$$y^{*}(x) \equiv y(x)+\Delta y = y +\delta_{1} y +\delta_{2}y$$

      and require

$$K[y^{*}]=K[y].$$

      Then

$$ \begin{align} \Delta K & = K[y^{*}]-K[y] \\ & =K[y+\Delta y]-K[y] \\ & =0 \end{align} $$

      and

$$ \begin{align} \Delta K & = \left\{\left.\frac{\delta G}{\delta y}\right|_{x=x_{1}}+\epsilon'_{1}\right\}\Delta \sigma_{1}+\left\{\left.\frac{\delta G}{\delta y}\right|_{x=x_{2}}+\epsilon'_{2}\right\}\Delta \sigma_{2}=0. \end{align}\tag{2}\label{eq2} $$

      Since $\left.\frac{\delta G}{\delta y}\right|_{x=x_{2}}\ne0$ by our definition, we can write $\Delta \sigma_{2}$ as

$$ \Delta \sigma_{2} = -\left\{ \frac{\left.\frac{\delta G}{\delta y}\right|_{x=x_{1}}}{\left.\frac{\delta G}{\delta y}\right|_{x=x_{2}}} + \epsilon' \right\} \Delta \sigma_{1}\tag{3}\label{eq3} $$

      where

$$\lim_{\Delta \sigma_{1} \to 0}\epsilon'=0.$$

      Defining

$$\lambda \equiv -\left\{ \frac{\left.\frac{\delta F}{\delta y}\right|_{x=x_{2}}}{\left.\frac{\delta G}{\delta y}\right|_{x=x_{2}}}\right\}$$

      we can substitute \eqref{eq3} and $\lambda$ into our expression for $\Delta J$, \eqref{eq1}, to get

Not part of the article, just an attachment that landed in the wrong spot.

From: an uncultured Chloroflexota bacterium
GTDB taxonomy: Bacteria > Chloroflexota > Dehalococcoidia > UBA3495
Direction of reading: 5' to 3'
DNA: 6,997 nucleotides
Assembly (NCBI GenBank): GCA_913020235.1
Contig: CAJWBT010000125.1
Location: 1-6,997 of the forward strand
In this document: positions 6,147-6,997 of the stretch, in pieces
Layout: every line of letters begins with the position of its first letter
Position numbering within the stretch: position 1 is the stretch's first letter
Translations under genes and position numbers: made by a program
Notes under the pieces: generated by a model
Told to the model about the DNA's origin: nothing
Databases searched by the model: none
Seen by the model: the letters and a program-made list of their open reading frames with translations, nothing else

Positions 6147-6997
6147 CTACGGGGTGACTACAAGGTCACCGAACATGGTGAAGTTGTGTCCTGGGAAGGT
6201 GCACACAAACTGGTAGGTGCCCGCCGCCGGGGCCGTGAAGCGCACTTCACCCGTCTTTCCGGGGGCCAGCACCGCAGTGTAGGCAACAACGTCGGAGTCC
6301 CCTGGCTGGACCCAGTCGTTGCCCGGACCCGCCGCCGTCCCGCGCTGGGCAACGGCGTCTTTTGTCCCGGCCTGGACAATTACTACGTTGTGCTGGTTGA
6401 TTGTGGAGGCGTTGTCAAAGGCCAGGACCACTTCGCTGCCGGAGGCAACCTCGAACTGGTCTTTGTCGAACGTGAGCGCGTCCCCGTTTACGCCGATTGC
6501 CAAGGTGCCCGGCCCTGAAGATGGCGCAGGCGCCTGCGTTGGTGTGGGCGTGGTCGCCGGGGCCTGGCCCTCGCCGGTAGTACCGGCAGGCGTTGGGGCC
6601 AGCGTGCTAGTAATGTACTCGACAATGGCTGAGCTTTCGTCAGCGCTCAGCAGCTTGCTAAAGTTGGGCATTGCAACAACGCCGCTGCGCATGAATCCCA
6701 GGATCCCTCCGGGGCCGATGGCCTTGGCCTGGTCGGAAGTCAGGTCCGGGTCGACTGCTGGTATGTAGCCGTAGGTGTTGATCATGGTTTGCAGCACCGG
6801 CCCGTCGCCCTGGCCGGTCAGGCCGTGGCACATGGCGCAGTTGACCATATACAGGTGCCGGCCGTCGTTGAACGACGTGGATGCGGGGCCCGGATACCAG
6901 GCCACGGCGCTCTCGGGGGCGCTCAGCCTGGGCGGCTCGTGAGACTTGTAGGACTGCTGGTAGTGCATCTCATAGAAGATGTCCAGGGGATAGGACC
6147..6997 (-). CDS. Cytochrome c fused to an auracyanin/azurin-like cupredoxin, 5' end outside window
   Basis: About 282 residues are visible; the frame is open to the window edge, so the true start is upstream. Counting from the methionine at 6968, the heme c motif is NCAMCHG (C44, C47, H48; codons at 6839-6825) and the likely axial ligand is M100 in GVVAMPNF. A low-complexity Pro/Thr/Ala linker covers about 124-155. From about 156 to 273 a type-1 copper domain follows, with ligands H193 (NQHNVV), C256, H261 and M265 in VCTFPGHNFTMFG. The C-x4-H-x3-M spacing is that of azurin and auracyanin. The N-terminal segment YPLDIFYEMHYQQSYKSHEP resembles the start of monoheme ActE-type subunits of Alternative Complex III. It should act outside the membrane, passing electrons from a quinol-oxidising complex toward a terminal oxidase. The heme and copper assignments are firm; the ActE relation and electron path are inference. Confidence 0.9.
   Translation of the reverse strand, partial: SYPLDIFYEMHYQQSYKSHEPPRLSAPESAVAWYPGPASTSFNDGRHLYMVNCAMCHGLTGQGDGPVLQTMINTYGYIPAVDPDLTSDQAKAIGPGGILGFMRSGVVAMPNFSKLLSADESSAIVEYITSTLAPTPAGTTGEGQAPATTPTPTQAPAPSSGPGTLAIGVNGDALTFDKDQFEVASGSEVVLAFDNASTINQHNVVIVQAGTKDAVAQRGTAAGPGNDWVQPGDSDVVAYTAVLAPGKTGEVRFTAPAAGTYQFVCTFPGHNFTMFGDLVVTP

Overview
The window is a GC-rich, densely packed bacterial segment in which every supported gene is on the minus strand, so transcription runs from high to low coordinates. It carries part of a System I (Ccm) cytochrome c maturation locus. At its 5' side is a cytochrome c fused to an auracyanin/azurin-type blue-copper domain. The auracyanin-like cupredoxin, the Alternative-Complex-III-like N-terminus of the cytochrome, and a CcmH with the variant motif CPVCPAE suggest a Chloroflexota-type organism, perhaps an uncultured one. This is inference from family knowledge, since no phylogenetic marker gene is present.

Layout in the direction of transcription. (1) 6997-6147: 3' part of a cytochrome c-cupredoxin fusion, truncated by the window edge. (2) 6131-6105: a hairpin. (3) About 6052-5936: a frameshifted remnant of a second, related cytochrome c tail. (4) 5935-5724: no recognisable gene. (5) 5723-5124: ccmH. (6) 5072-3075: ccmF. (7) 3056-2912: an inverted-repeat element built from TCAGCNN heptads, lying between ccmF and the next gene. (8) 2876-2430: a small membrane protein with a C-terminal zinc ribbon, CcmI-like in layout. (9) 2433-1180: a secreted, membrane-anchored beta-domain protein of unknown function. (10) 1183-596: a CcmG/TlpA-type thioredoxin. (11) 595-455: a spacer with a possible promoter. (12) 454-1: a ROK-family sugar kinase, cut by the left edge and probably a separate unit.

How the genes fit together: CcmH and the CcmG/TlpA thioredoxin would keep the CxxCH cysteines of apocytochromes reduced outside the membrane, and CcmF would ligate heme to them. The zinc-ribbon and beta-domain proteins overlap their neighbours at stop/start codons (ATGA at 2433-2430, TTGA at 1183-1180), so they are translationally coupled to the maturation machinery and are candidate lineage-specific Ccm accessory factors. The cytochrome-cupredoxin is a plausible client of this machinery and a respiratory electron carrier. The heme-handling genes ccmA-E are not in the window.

$$\Delta J = \left\{ \left.\frac{\delta F}{\delta y}\right|_{x=x_{1}} + \lambda \left.\frac{\delta G}{\delta y}\right|_{x=x_{1}} \right\}\Delta \sigma_{1} + \epsilon \Delta \sigma_{1}.\tag{4}\label{eq4}$$

      The principal linear part of this term is the first term on the RHS. Hence,

$$\delta J = \left\{ \left.\frac{\delta F}{\delta y}\right|_{x=x_{1}} + \lambda \left.\frac{\delta G}{\delta y}\right|_{x=x_{1}} \right\}\Delta \sigma_{1}$$

      and since the necessary condition for a weak extremum is $\delta J[h]=0$ and $\Delta \sigma_{1}$ is nonzero while
      $x_{1}$ is arbitrary, we have

$$\left(F_{y}-\frac{d}{dx}F_{y'}\right)+\lambda \left(G_{y}-\frac{d}{dx}G_{y'}\right)=0.$$

My Questions

  1. How do we get from \eqref{eq2} to \eqref{eq3}? I know it's not simple division since $\epsilon' \ne \frac{\epsilon'_{1}}{\epsilon'_{2}} $.

  2. How do you substitute $\Delta \sigma_{2}$ \eqref{eq3} and $\lambda$ into $\Delta J$ \eqref{eq1} to get \eqref{eq4}? I have extra terms involving $\epsilon_{1}$, $\epsilon_{2}$, and $\epsilon'$ that aren't cancelling.

$\endgroup$
  • $\begingroup$ Other texts (e.g. Calculus of Variations by R. Weinstock and Calculus of Variations by Bruce van Brunt) express $y^{*}$ as $y^{*}(x)=y(x)+\epsilon_{1} \eta_{1}(x) + \epsilon_{2} \eta_{2}(x)$ where $\eta_{1}(x_{1})=\eta_{1}(x_{2})=\eta_{2}(x_{1})=\eta_{2}(x_{2})=0$. They then plug $y^{*}$ and $y'^{*}$ into $J$ and $K$ and express them as functions of $\epsilon_{1}$ and $\epsilon_{2}$ for fixed choice of $\eta_{1}(x)$ and $\eta_{2}(x)$. Lastly, they state that $\epsilon_{1}$ and $\epsilon_{2}$ are functionally dependent by the implicit function theorem. $\endgroup$ – A. Hendry Mar 2 at 23:42